Yellowstone National Park 3-, 4- and 5-Day Itinerary

June 4, 2024

If you are ready to see some of the most unique and breathtaking natural features of your life, Yellowstone National Park is an excellent choice. As the United States’ first national park and one of the largest, it is jam-packed with sights and activities for every type of traveler — from stunning viewpoints and relaxing hideaways to adventurous hikes and geological intrigue.

You can see many of the park’s biggest hits in just a few days, but if you have more, you can also explore some hidden gems. We have outlined these stops in a free Yellowstone National Park travel guide and itinerary for three-, four- and five-day trips.

3-Day Yellowstone Itinerary

This Yellowstone National Park itinerary can start in a few different places since the massive park has five entrances. Consider making your home base in the western portion of the park, where you will have quick access to many different activities. Depending on where you come from and when you arrive, you could adapt this first day from the West Entrance, North Entrance or Northeast Entrance. For reference, Yellowstone’s main road runs in a vertical figure eight.

The first part of this three-day Yellowstone itinerary starts with a bang in an area chock-full of geysers. You will see plenty of them on this trip, including the classic Old Faithful and stunning Grand Prismatic Spring. Other highlights of a Yellowstone three-day itinerary include Mammoth Hot Springs, Lamar Valley and the Grand Canyon of the Yellowstone.

Day 1: Geysers Galore

Grab your National Park Pass and head up toward Mammoth Hot Springs. From here, your itinerary for three days in Yellowstone begins with a busy day of geothermal features:

  • Mammoth Hot Springs Lower Terrace: These dreamy, white and orange limestone rocks create unique formations with water from the hot spring trickling over the surface and turning into steam. If you can get there bright and early, you will get a beautiful, steamy view and may even hear some eerie elk calls. Spend about an hour walking through the Lower Terrace boardwalks, then head to your next stop.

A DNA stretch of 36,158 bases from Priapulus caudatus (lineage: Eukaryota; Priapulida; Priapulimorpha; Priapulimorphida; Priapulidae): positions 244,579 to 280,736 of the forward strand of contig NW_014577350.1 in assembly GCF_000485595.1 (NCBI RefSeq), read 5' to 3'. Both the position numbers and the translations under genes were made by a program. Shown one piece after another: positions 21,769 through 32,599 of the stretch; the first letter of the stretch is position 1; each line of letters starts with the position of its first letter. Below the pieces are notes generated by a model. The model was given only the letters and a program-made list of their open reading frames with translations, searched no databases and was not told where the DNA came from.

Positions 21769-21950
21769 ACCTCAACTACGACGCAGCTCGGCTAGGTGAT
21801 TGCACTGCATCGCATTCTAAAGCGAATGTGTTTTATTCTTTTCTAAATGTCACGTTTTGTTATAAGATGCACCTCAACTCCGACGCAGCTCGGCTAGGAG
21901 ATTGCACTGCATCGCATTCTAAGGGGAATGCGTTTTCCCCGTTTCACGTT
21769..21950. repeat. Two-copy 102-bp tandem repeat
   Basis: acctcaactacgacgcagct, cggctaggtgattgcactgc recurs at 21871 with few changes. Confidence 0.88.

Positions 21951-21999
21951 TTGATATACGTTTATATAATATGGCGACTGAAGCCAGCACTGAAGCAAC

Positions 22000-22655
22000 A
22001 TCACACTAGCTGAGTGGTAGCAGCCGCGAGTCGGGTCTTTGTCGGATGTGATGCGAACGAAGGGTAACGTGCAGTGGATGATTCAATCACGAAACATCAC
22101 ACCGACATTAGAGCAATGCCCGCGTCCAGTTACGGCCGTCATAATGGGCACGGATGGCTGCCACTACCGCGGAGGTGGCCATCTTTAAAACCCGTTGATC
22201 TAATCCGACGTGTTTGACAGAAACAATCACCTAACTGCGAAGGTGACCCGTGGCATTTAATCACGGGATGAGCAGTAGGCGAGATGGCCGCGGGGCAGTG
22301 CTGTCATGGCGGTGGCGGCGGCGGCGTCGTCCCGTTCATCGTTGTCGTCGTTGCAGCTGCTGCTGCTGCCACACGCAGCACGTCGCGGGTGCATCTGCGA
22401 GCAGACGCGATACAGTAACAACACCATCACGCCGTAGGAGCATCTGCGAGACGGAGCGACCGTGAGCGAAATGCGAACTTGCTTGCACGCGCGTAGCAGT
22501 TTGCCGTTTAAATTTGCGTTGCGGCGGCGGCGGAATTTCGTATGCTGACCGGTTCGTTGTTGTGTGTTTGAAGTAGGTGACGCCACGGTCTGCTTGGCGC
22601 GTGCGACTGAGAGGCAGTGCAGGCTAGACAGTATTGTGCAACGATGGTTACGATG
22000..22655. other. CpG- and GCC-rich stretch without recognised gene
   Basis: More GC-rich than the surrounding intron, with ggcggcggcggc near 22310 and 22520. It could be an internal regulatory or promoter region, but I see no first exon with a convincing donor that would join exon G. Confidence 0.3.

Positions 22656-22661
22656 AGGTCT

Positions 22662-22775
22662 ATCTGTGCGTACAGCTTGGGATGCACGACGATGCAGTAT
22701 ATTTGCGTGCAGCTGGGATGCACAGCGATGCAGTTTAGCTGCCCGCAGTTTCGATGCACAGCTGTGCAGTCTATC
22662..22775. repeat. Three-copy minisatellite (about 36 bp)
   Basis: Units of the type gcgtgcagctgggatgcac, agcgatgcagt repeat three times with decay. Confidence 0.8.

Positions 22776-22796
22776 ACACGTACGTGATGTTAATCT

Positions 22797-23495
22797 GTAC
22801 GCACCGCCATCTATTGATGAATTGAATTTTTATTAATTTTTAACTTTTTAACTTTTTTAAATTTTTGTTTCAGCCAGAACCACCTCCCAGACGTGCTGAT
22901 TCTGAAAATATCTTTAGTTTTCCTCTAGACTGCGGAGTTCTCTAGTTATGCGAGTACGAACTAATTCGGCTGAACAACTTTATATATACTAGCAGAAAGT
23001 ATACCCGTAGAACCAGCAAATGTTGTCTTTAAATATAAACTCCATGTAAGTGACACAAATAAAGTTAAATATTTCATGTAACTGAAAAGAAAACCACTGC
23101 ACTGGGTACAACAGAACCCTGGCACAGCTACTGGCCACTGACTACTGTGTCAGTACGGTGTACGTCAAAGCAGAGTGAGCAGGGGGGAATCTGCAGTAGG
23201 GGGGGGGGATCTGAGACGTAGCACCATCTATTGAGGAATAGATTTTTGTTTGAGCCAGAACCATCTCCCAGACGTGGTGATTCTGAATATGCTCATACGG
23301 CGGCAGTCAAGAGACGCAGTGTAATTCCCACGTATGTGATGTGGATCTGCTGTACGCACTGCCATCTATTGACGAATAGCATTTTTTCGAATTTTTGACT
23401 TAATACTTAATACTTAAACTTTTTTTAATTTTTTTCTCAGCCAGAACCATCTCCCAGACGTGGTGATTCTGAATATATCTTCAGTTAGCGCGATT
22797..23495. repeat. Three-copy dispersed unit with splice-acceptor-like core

• Norris Geyser Basin: The Norris Geyser Basin is another otherworldly experience. It is home to the hottest geothermal area in the park and some rare acidic geysers. This area is split into the Porcelain Basin and the Back Basin. In a Yellowstone National Park itinerary for three days, you can stick to the Porcelain Basin. Here, you will see steam rising across the landscape amid milky, bubbly pools that hiss and spit. Expect to spend around an hour touring the quarter-mile boardwalk.
  • Midway Geyser Basin and Grand Prismatic Spring: The Grand Prismatic Spring is one of the most famous parts of Yellowstone, offering a breathtaking jewel-toned spring that is bigger than a football field and deeper than a 10-story building. See it up close with the Midway Geyser Basin boardwalk, which takes around a half hour to traverse and passes a huge geyser crater, the Opal Pool and the Turquoise Pool. For a gorgeous overhead view, take a half-mile hike on Fairy Falls Trail.
  • Old Faithful and the Upper Geyser Basin: Grab a late lunch in the area surrounding Old Faithful, then get ready for the show. No Yellowstone travel guide would be complete without this famous geyser, which earned its name with a predictable schedule of eruptions about every 90 minutes. After the eruption, you can wander around the Upper Geyser Basin to see other thermal features like the Riverside Geyser and the Chromatic Pool.
  • Black Sand Basin: Before calling it a day, stop by Black Sand Basin, named for the dark obsidian sand formed from cooling lava. Alongside the sand, you will see extremely vibrant colors in thermal features, including the Emerald Pool, Rainbow Pool, Opalescent Pool and Cliff Geyser. Another short half-mile hike takes you around these sights.